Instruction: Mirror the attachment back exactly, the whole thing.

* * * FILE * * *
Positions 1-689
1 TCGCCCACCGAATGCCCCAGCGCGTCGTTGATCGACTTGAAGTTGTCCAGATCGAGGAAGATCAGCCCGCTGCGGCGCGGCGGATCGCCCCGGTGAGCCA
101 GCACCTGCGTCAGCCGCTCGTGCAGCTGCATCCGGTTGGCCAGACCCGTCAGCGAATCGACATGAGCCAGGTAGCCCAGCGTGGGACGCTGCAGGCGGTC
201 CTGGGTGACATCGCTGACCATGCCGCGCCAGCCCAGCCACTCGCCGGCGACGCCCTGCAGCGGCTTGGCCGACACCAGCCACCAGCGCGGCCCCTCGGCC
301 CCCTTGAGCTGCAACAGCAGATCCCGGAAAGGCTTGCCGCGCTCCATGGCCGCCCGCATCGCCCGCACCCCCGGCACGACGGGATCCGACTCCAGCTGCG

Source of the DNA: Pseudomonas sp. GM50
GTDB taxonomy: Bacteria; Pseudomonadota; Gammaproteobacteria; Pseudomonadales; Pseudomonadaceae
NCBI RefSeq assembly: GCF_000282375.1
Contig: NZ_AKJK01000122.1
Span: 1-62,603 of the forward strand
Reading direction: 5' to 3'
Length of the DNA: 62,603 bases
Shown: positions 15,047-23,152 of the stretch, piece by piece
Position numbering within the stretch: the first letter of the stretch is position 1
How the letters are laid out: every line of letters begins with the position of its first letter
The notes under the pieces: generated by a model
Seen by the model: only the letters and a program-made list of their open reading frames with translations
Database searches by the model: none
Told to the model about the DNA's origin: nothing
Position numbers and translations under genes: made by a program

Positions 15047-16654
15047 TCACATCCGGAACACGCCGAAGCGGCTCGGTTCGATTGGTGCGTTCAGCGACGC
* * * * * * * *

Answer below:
Positions 1-689
1 TCGCCCACCGAATGCCCCAGCGCGTCGTTGATCGACTTGAAGTTGTCCAGATCGAGGAAGATCAGCCCGCTGCGGCGCGGCGGATCGCCCCGGTGAGCCA
101 GCACCTGCGTCAGCCGCTCGTGCAGCTGCATCCGGTTGGCCAGACCCGTCAGCGAATCGACATGAGCCAGGTAGCCCAGCGTGGGACGCTGCAGGCGGTC
201 CTGGGTGACATCGCTGACCATGCCGCGCCAGCCCAGCCACTCGCCGGCGACGCCCTGCAGCGGCTTGGCCGACACCAGCCACCAGCGCGGCCCCTCGGCC
301 CCCTTGAGCTGCAACAGCAGATCCCGGAAAGGCTTGCCGCGCTCCATGGCCGCCCGCATCGCCCGCACCCCCGGCACGACGGGATCCGACTCCAGCTGCG

Source of the DNA: Pseudomonas sp. GM50
GTDB taxonomy: Bacteria; Pseudomonadota; Gammaproteobacteria; Pseudomonadales; Pseudomonadaceae
NCBI RefSeq assembly: GCF_000282375.1
Contig: NZ_AKJK01000122.1
Span: 1-62,603 of the forward strand
Reading direction: 5' to 3'
Length of the DNA: 62,603 bases
Shown: positions 15,047-23,152 of the stretch, piece by piece
Position numbering within the stretch: the first letter of the stretch is position 1
How the letters are laid out: every line of letters begins with the position of its first letter
The notes under the pieces: generated by a model
Seen by the model: only the letters and a program-made list of their open reading frames with translations
Database searches by the model: none
Told to the model about the DNA's origin: nothing
Position numbers and translations under genes: made by a program

Positions 15047-16654
15047 TCACATCCGGAACACGCCGAAGCGGCTCGGTTCGATTGGTGCGTTCAGCGACGC